Of concern to the overall economy in Zimbabwe is that in less than a year government had borrowed $4billion, which saw the domestic debt doubling to the current levels of $9.5billion. Wages are a major driver of government expenditures (around 90% of revenues), with 40% being allowances for senior government officials. Certain revenue enhancing measures in the 2019 budget include, excise duty which will go up by 7 cents per litre on diesel and paraffin and 6.5 cents on petrol. A “money transfer tax” will be introduced, which is calculated at the rate of US$0.02 on every dollar transacted for each transaction. Road traffic offenses will be moved from the Standard Scale of Fines with a maximum monetary value of $30 to levels 8 to 10, which attract a maximum fine of US$700 and imprisonment for a period not exceeding 12 months, with effect from January 1, 2019. In conclusion, Christina mentioned that big “take home” from the 2019 budget is that the “USD is equal to bond note, but the bond note is not equal to USD”. Buying or selling forex attracts a 10 year jail sentence, but paying duty in forex is permissible, no questions asked and finally, whilst it is the government that is undertaking the austerity measures, the impact cascades to all citizens. A reduction in government spending implies projects and programmes, which were benefiting society are stopped, while an increase in taxes naturally reduces incomes.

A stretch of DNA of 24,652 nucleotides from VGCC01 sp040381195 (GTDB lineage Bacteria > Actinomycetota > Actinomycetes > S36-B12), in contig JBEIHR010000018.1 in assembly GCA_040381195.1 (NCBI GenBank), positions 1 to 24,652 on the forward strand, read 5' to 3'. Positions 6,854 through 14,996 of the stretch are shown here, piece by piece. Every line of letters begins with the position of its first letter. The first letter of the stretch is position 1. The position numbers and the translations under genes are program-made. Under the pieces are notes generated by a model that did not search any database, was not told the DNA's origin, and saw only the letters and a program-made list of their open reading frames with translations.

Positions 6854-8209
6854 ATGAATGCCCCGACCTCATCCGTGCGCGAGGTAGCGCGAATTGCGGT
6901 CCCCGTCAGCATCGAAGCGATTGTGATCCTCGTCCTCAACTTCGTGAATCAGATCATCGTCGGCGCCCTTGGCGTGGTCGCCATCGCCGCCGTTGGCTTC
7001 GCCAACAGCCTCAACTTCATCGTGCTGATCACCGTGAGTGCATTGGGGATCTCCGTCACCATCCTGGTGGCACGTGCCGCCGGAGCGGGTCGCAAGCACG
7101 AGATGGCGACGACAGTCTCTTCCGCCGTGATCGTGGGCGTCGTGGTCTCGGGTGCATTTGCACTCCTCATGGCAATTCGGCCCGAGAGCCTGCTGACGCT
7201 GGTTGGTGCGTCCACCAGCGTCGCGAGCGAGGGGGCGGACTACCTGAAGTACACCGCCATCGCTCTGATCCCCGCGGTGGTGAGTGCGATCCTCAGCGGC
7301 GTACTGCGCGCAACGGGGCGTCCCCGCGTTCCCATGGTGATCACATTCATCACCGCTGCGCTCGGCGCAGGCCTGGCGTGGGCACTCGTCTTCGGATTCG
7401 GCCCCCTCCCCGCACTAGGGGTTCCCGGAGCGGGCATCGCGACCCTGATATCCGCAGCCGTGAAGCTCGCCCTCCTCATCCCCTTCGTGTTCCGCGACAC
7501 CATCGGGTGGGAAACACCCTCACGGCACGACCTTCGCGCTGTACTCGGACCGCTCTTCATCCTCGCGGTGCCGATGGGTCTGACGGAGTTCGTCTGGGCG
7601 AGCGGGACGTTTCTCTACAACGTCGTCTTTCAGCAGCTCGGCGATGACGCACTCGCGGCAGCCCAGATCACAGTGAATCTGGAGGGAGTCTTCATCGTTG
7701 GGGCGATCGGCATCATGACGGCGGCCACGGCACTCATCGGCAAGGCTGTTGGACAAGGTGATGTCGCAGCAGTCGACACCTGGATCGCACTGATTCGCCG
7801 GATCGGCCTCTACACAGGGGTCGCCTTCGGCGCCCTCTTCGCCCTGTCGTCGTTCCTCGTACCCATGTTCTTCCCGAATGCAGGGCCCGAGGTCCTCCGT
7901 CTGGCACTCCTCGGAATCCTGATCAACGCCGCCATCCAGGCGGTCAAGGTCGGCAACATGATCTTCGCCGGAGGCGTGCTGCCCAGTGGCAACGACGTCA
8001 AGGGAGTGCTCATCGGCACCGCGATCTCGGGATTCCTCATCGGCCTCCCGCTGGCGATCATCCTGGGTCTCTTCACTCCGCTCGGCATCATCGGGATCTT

Opposite page insert: Mr Learnmore Nechitoro, Top inset: Christina Muzerengi, Main pic: MIAZ president welsomes the SA delgation